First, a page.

By David Hawke - As a nature-loving kind of guy I like to think that a report of a species strengthening its population is a good thing.
So often the story is that of the other 'direction', in that one species after another is dwindling to a point of possible extinction. And so it was bit of a surprise when I flipped open a recent Ontario Farmer newspaper (yes, a real newspaper that can be flipped open and propped up against a cereal box on the kitchen table) and saw an article bemoaning the sandhill crane.
Sandhill cranes are large birds, an adult being a metre and half high (about chest height). They consist of a lot of leg length, a very wide wing spread, as much neck as leg, and a formidably long dagger-like beak. Holding all this stuff in place is a body about the size of a Canada goose. However gangly they may sound, watching a crane walk about is a package of grace and elegance.
For decades local birdwatchers have always been on the lookout for a migrating sandhill crane to do a fly-past of Simcoe County. Their appearance in this area had been a noteworthy event, and novice ornithologists were tested on their observation skills when asked if the neck was outstretched or curled up when flying. Great blue herons are about the same size but tend to curl their neck in a S-shape when flying, and when thus observed shattered any hope of calling in a report of a crane.
But something is going on out there. Over the past 10 years or so this species has shown a remarkable increase in its presence. A few showed up at Tiny Marsh (even doing their weird jumping up and about mating dance), then the Coldwater area had small flocks of a dozen or so dropping in. Fast forward to last year and the sandhill crane migration through Simcoe County hit about 8,000 birds!
Whaaaat? Yeah, like what is going on? I don't know (sorry if that disappoints you) but something is in play to have such an increase in a bird species that ranged from rare to uncommon only a short while ago. Have they shifted their migration route from the central flyway of Saskatchewan and the Dakotas, to the Mississippi flyway that touches on the west side of the Great Lakes? Has their population just plain shot up?
Back to that article in the Ontario Farmer... apparently the flocks of sandhill cranes are so huge (numbering up to 14,000 birds) entire crop fields are being wiped out with just one visit from these long-legged birds. Spring migration means some farmers have to re-plant as the original seeding has been pulled up for crane re-fuelling. Fall migration is devastating potato crops as some potatoes are scratched up and exposed to frost, which when mixed in with good potatoes that are later harvested from deep in the soil results in the whole crop being contaminated and rotting.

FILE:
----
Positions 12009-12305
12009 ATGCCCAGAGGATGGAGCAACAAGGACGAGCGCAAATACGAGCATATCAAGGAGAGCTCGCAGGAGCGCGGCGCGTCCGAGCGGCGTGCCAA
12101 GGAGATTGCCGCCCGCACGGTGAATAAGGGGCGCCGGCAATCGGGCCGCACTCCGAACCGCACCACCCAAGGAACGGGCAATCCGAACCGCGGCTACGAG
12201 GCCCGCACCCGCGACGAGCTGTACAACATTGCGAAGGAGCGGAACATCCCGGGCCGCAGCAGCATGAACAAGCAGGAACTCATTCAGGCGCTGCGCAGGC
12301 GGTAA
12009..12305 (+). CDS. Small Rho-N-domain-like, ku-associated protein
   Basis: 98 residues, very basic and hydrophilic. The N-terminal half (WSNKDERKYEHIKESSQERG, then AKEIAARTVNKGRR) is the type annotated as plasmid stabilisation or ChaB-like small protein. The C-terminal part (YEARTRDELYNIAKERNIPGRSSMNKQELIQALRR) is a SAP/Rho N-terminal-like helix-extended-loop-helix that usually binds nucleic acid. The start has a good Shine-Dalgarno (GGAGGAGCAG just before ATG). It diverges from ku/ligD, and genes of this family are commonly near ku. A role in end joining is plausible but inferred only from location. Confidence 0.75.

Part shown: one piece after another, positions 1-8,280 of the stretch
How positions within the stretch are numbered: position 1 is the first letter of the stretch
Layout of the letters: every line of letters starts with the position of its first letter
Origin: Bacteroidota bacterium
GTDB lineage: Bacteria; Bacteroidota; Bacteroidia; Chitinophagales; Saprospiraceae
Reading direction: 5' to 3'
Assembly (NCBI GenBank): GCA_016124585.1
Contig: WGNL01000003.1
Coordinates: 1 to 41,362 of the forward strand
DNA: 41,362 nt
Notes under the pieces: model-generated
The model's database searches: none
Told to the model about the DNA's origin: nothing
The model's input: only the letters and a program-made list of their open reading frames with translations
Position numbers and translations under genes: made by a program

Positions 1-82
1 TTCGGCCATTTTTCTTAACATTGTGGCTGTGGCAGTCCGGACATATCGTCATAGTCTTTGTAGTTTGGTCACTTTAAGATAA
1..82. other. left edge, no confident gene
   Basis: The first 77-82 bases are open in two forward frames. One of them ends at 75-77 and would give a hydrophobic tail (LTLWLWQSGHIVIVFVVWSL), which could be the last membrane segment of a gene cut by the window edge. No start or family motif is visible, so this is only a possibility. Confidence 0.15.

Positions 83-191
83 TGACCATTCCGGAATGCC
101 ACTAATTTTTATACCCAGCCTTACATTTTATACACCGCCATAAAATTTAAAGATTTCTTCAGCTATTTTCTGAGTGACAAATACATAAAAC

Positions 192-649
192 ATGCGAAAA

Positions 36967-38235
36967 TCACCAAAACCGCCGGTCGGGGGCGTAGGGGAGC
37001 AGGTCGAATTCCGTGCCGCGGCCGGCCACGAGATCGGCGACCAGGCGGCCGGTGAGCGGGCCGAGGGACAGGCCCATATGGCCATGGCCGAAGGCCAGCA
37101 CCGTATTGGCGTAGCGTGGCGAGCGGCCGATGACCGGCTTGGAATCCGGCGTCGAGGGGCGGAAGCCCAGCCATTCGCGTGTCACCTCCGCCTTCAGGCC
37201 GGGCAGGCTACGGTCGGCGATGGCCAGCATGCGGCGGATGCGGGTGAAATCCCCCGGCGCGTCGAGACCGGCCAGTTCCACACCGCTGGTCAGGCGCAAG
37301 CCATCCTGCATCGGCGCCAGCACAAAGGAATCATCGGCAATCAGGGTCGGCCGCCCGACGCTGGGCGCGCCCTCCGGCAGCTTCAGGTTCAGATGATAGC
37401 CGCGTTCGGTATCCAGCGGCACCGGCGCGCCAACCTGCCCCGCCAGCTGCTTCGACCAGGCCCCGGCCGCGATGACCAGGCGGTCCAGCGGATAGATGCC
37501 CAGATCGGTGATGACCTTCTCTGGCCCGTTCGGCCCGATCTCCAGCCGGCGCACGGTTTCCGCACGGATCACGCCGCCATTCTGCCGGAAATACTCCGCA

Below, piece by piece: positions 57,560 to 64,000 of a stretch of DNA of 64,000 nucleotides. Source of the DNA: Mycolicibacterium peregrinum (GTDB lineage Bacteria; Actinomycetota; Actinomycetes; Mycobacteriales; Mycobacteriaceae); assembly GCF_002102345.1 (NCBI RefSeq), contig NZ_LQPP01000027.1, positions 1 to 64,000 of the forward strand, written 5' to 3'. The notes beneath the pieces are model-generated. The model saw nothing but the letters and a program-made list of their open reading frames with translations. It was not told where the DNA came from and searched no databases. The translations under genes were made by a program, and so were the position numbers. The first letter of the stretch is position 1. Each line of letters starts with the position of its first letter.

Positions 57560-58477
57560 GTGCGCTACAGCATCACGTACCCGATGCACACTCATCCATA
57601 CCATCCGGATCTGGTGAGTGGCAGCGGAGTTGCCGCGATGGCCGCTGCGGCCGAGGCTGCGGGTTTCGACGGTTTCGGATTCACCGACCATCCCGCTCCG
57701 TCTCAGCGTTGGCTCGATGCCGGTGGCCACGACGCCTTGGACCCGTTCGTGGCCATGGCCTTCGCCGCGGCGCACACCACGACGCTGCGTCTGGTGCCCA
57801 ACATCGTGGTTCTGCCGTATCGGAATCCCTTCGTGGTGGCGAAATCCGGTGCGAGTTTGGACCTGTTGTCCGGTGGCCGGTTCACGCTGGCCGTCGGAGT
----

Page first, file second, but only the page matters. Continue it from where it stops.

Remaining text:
That's a real problem. As one of the affected farmers said in the article, he finds it “hard to believe they once appreciated the novelty of the birds as they landed at his farm". But now the birds are seen as "the enemy" and efforts are underway to thwart the appetite of hungry cranes. Corn that tastes bad is one option, but apparently massive flocks of Canada geese (also a crop stealing bird) are not fazed by the odd flavour.
So where did all these birds come from? A similar situation is developing with other bird species such as the double-crested cormorants, wild turkeys, Canada geese, greater black-backed gulls, and trumpeter swans. Some were 're-introduced' to the wilds of Ontario, while others have always been out there but, until recently, in low numbers.
The surge in wild turkeys has all but wiped out salamanders on my farm, as the fallen leaves that are raked back by hungry turkeys are the leaves that for years upon years have afforded protection to a local population of red-backed salamanders. Not anymore.
While lingering populations of loggerhead shrikes and barn swallows take a nose-dive, why is it that these others species are thriving? Unfortunately there is no short and easy answer. Some species are adapting to warmer winters (not this winter!), some are altering their migration routes (perhaps due to crop changes on the landscape), some are just having a good ride for now with abundant food for successful rearing of young.
Research has to be done to better track these and other species, to follow them year-round to see where they go for food, for shelter, for mating, for rearing vulnerable young. Technology is providing ways to now attach lightweight yet strong transmitters to birds, their flight paths being recorded as 'pings' on receiving towers in both Canada and United States.
A recent study of nighthawks clearly revealed the migration pathways between their summer breeding grounds in Canada to the wintering grounds of a Brazilian forest. And the birds returned the following year to the exact spot they started. Without a diffusion of birds to a variety of nesting spots, it shows that if a nesting area is destroyed it can wipe out a whole segment of over wintering birds. Grains of sand... bits of knowledge.
I think I will still marvel at a loudly calling sandhill crane as it flies over, and will be amazed at the resiliency of a flock of wild turkeys when they show up at 20 degrees below freezing; but will balance that sighting with compassion that others may not be enjoying these critters to the same extent.
David’s Notebook: A brand new catalogue/book of the Legacy Landscapes art exhibition, artists inspired by Couchiching Conservancy, is available for sale. $30.
© 2019 David J. Hawke